Darksiders III Has Reinvigorated My Love for the Series
My brief hands-on time with Darksiders III reminded me of why I love this franchise in the first place and made me much more excited to see its return later this year.
Believe it or not, it has been six years since Darksiders II released. Crazy, isn’t it? This fact somehow eluded me in the lead-up to Darksiders III, and it’s probably a big reason why I’m so excited that this series is back, especially after it seemed all but dead following the demise of THQ (not Nordic). I loved the first two games in the series and with it returning later this year, I’m interested in seeing how it adapts and changes to more modern gaming conventions after having been gone for such a long time.
Recently at PAX West, I was able to play a brief demo of Darksiders III to see more about just what these changes could take the form of, in addition to getting a look at the game’s new protagonist, Fury. Even though this demo didn’t show me too much of where Darksiders III might be headed, more than anything, I just felt so happy to be back in this world.
The demo opened in the ruins of a city and quickly introduced me to a few enemies so that I could gather my bearings with Fury’s own form of combat. The first thing I noticed is that more so than in previous games, Fury’s attacks felt slower. That’s not to say this is a bad thing, but her moves came with far more heft than I anticipated. Based off of her looks alone, I expected her to have the quickest moveset compared to that of War and Death: that wasn’t the case.
The other big change that immediately stood out to me was the shift in camera angle. In Darksiders III, the camera now sits in a position that is more locked-in behind Fury rather than being more distant in previous games. Think along the lines of the new God of War, though not as close to the character.
As someone who has played both of the past Darksiders titles, these changes were a bit jarring at first but it took mere minutes for me to grow used to them. On the combat front alone, I also acclimated to the slower pace of my attacks and began learning how to string them together for longer combos. I played too little of Darksiders III to really speak much on whether or not these two new core aspects of the game will be a change for good, but I don’t think most returning players will mind. It still feels inherently like a Darksiders game should, which is the best thing I can say about the gameplay.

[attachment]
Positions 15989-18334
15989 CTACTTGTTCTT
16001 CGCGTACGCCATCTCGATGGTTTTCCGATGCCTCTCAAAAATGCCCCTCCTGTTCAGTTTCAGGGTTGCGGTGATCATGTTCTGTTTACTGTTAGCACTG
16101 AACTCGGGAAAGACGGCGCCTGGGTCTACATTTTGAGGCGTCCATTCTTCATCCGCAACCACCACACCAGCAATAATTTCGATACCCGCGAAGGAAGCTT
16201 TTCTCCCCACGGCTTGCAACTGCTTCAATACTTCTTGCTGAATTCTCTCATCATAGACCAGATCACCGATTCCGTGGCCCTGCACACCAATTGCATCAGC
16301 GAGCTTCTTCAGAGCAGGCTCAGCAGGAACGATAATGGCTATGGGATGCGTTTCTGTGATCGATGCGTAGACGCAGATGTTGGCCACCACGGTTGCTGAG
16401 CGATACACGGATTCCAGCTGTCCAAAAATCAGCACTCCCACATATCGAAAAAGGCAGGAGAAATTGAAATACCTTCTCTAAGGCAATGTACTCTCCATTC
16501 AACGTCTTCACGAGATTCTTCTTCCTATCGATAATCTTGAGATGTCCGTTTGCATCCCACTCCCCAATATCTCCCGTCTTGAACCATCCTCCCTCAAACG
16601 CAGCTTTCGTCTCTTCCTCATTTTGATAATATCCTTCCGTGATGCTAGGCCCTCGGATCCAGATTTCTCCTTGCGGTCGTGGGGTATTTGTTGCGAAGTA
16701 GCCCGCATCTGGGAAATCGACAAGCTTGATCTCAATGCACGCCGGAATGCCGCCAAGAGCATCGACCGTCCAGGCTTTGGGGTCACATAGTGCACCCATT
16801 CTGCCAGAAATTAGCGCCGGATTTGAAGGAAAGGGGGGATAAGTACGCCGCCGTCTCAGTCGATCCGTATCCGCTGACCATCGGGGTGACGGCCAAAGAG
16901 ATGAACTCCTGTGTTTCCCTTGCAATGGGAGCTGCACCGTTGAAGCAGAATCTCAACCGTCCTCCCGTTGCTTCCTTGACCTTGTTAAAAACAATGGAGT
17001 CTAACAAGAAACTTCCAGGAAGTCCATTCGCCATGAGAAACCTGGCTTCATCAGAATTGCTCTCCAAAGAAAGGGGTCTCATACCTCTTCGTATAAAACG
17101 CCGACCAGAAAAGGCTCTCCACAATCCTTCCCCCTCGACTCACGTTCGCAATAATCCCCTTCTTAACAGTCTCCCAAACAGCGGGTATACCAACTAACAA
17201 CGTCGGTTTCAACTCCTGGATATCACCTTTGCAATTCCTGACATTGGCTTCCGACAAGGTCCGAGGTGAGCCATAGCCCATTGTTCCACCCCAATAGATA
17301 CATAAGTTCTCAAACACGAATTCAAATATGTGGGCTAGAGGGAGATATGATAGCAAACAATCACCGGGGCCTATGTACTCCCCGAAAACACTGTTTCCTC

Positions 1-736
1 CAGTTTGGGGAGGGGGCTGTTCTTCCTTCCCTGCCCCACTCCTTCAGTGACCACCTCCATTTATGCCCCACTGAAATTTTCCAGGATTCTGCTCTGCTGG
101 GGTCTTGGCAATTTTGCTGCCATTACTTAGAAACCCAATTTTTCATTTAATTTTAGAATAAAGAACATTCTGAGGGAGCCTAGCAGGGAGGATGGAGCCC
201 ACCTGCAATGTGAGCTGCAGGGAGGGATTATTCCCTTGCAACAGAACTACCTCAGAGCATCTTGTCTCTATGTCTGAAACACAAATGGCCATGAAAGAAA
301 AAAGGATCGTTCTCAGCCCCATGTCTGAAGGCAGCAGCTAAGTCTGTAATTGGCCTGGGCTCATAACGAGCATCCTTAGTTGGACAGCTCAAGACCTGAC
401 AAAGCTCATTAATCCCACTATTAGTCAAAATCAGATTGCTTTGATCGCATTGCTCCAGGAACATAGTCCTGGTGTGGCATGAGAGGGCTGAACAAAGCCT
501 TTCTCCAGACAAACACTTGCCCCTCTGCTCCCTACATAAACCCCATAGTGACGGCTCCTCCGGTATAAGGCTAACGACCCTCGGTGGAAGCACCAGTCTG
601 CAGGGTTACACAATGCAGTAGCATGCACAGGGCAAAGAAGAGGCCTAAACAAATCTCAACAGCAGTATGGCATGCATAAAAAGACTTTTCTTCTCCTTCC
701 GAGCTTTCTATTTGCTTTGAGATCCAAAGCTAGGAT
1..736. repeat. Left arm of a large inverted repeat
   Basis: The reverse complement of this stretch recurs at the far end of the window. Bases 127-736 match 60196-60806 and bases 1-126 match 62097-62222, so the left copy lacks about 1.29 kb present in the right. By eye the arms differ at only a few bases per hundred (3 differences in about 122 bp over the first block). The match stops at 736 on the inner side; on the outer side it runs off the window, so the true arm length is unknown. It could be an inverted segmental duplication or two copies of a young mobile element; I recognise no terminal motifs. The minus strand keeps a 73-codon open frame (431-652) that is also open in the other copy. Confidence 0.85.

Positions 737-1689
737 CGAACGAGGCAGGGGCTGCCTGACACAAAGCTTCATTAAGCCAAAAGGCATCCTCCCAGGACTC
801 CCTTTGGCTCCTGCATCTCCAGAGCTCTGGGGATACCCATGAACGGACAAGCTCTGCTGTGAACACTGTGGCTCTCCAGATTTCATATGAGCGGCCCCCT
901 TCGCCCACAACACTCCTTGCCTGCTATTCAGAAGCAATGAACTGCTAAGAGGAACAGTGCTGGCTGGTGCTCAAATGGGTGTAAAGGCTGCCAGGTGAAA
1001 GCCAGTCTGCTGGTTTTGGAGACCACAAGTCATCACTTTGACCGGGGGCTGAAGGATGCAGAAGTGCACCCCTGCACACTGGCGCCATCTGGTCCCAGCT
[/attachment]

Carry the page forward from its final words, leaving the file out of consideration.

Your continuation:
After beating down some of these entry-level enemies, I advanced to the next area which found me taking on a boss. This bird-like creature named Envy seemed like an early boss fight in the game and was used as a means of teaching you how to dodge and avoid enemy attacks. After a few minutes of trading blows with Envy, I dispatched them and continued moving forward.
The remainder of the demo saw me interact with a few other enemies and using my whip to platform about the world, but that was about it. Luckily, Gunfire Game’s Senior Designer Richard Vorodi talked to me throughout the demo and gave me a lot of insight into what I could expect from the full game. By far, the most interesting fact about the game that was told to me is how Darksiders III is now roughly a Metroidvania game.
Vorodi said that if Darksiders II was built out more horizontally and had a wide amount of content spread across many different areas, then Darksiders III was built vertically, with everything taking place in one region. The Darksiders series has always worn its inspirations on its sleeve with series like The Legend of Zelda, Diablo, and many others providing the root ideas that then have been adapted and made their own by the developers. Vorodi didn’t mince words when saying that he and the team at Gunfire took a lot of inspiration from classic Metroidvania titles like Super Metroid and Castlevania: Symphony of the Night when creating Darksiders III, and he’s excited to see what fans think of it. He also told me that he loves mixing things up in this manner because it keeps the series fresh and makes each Darksiders title feel completely unique.
The other aspect that Vorodi talked-up quite a bit to me dealt with the story, an element of the game that he specifically seemed so excited about — I could hear it in his voice. Vorodi said that he and Gunfire have remained relatively silent about the narrative of Darksiders III other than the core story beats, simply because of the number of crazy things that happen throughout the game. He said that even the demo I played had to be somewhat trimmed down so that I wouldn’t gain too much insight into the narrative.
Vorodi told me that if you’re a returning Darksiders player, this is by far the best story in the series and one that he is extremely proud of. While it was hard for him to outright tell me what makes it so special without spoiling the entire thing, he said that there are some major surprises even early on in the story that will leave longtime fans shocked.
Darksiders III probably shouldn’t exist but I’m so, so happy that it does. Returning to this world for even a brief demo of this nature reminded me why I loved the first two games in the series so much to begin with, and it made me want to try and replay them before the third installment launches. While I didn’t get a great idea as to the full scope of Darksiders III from this demo, everything that I saw and played encouraged me and made me even more excited to play through Fury’s chapter of this story.
Darksiders III is slated to launch near the end of this year on November 27 for PS4, Xbox One, and PC. You can pre-order it right now over on Amazon if you’d like.
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